Last week, a group from the Met Sacramento threaded the needle between two major snow storms to do a snow science program with Headwaters at the Clair Tappaan Lodge on Donner Summit. With 4 plus feet of snow falling in the days prior to the program, there was a lot of snow to study.
The focus of the program was to investigate the structure of the Sierra snowpack and learn how this translates to water availability. Coming from Sacramento, the broader impact of these projects resonated with these students who live in the farming capital of the country. After the shock of seeing the lodge they were staying at partially buried, the students dug in, literally, to their science projects.
Here are a few highlights from their projects.
One group of students investigated patterns in snow density in the snowpack to better understand how much water was stored in the snow. They found that the older snow deeper in the snowpack was more dense than the newer snow at the top. On average, the 7 foot deep snowpack they measured was 25% water, which is equivalent to 21 inches of standing water!
Two other groups focused on snow temperature. While the snow may seem uniformly cold, these students found large temperature gradients within the snow. The snow nearest the ground was always close to 0 celcius. The snow closer to the surface was much colder between -6 and -10 celcius. Students hypothesized this was because the ground was warmer than the cold winter air we were experiencing.
A different group looked at how human activity might be impacting the snow. They measured total dissolved solids (how many ions such as salt) were in melted snow samples from different locations. They found that both new and old snow in undisturbed locations contained almost nothing but air and water. However, they did find much higher values in proximity to roadways. While these roadways had not been salted, students speculated that mechanical breakdown of sand put on the roadways could be a source of the pollutants measured.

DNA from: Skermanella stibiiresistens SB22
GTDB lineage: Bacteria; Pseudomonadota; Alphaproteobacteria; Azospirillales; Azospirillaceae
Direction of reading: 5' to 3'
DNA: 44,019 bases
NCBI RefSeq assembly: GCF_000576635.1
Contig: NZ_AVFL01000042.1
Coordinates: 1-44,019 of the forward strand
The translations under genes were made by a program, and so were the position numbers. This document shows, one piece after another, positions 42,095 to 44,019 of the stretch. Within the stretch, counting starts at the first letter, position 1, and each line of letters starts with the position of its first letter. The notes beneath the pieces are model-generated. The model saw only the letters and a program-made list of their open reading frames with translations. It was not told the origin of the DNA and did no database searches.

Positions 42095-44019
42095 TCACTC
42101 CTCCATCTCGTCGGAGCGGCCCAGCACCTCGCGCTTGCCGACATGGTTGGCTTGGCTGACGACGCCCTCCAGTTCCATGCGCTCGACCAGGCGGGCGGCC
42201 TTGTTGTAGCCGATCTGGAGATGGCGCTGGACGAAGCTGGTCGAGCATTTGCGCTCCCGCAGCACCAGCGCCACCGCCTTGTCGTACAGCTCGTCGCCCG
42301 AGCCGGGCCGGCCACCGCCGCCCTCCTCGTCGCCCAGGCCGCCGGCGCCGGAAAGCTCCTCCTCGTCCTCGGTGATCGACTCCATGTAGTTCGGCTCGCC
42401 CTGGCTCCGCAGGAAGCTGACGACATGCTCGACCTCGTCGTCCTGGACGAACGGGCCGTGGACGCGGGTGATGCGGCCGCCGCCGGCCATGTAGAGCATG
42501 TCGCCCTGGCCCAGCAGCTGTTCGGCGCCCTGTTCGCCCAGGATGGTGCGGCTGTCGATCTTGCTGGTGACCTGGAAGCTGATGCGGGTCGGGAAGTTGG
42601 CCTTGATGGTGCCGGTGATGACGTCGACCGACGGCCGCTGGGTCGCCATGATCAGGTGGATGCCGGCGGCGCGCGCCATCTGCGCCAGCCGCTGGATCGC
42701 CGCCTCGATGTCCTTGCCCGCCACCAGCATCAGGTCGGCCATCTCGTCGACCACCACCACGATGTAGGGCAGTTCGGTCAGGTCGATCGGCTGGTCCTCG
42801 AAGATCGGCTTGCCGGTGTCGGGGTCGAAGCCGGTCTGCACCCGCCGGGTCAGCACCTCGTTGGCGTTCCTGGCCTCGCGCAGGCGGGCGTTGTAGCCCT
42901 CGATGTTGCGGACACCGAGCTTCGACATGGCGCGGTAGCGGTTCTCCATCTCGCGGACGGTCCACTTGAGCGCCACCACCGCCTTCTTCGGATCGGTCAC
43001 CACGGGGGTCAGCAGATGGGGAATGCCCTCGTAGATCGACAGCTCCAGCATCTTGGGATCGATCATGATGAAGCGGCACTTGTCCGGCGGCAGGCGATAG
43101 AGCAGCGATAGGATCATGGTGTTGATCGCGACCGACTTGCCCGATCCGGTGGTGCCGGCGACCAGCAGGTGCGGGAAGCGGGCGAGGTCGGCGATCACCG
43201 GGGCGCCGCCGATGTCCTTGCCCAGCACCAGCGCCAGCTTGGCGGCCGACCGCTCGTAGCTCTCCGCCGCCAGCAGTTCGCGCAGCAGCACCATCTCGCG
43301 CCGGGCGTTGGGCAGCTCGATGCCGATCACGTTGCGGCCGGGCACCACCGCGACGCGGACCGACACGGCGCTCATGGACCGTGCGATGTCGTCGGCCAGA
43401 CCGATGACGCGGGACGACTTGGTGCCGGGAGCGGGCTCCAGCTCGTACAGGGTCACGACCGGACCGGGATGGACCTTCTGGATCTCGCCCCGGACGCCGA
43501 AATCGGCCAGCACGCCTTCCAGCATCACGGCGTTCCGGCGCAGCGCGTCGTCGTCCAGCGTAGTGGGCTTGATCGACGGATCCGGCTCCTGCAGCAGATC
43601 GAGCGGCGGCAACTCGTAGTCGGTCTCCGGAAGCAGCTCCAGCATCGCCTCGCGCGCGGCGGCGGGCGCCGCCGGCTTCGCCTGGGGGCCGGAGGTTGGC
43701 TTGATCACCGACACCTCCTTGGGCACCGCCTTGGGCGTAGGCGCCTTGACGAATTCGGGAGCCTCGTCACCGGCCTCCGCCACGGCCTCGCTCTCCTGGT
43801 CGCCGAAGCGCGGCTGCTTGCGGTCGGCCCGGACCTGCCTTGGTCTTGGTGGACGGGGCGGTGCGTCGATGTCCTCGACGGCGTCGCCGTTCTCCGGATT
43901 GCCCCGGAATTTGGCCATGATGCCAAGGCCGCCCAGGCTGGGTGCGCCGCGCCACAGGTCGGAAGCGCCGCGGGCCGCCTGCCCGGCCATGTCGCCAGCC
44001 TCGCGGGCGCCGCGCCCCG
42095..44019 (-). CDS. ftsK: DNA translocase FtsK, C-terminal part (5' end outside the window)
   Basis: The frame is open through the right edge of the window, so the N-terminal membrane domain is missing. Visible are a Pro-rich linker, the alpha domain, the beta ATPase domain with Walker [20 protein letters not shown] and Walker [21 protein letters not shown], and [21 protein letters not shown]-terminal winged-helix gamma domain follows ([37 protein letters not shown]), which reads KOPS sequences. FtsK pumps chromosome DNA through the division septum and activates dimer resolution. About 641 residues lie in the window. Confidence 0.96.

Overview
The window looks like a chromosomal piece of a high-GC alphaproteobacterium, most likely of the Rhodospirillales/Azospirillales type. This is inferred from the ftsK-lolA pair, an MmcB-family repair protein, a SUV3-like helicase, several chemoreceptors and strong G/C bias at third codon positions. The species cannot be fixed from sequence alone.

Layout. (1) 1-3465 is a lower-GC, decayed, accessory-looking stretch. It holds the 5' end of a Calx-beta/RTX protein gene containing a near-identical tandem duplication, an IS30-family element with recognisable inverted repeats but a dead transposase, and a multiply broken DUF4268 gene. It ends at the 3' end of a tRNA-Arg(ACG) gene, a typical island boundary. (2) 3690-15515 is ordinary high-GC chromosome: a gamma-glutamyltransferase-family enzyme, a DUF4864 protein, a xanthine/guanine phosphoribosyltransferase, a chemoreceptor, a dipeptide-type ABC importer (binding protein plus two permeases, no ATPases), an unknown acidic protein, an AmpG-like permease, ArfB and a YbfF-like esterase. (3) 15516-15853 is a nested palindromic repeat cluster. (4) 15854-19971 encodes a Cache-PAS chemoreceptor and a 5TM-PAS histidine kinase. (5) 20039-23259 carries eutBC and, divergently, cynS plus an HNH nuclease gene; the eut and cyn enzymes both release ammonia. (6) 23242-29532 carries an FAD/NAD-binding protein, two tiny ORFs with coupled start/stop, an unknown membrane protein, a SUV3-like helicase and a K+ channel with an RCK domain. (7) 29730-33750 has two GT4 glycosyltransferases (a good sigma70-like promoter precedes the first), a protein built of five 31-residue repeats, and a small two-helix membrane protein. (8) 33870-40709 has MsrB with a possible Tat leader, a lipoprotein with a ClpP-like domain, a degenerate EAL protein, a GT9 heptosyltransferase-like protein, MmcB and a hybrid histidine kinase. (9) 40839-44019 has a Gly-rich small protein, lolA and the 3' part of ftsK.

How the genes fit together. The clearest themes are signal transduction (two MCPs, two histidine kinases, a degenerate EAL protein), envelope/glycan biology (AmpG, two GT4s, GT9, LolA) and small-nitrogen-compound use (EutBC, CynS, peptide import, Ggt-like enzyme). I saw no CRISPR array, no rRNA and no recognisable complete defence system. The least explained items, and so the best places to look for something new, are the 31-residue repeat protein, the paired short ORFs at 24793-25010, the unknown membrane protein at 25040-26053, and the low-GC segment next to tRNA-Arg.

We had a great time digging holes and exploring the snowpack with these students. From pre and post program surveys it appears they not only enjoyed the trip but also got a lot out of it. The percentage of students who said they were “very confident” in their ability to apply the scientific method increased 29%. Furthermore, the number of students who were “very interested” or “somewhat interested” in a science related career increased by 12%.
Many of these students had never seen snow before, so getting to test first hand where their water comes from was an impactful experience. Support from three groups made this trip affordable for the students. The Sierra Club gave this group a lodging scholarship to help cover room and board costs, Tahoe Donner Cross Country donated snowshoes to help students access their field sites in the deep snow, and support from 2018 Headwaters donors allowed us to further subsidize trip costs. Thank you to everyone who made this trip possible.
Student presentations: https://drive.google.com/open?id=1U50lOmAcGtgICd_CXJOVXIhhcGy9lu_A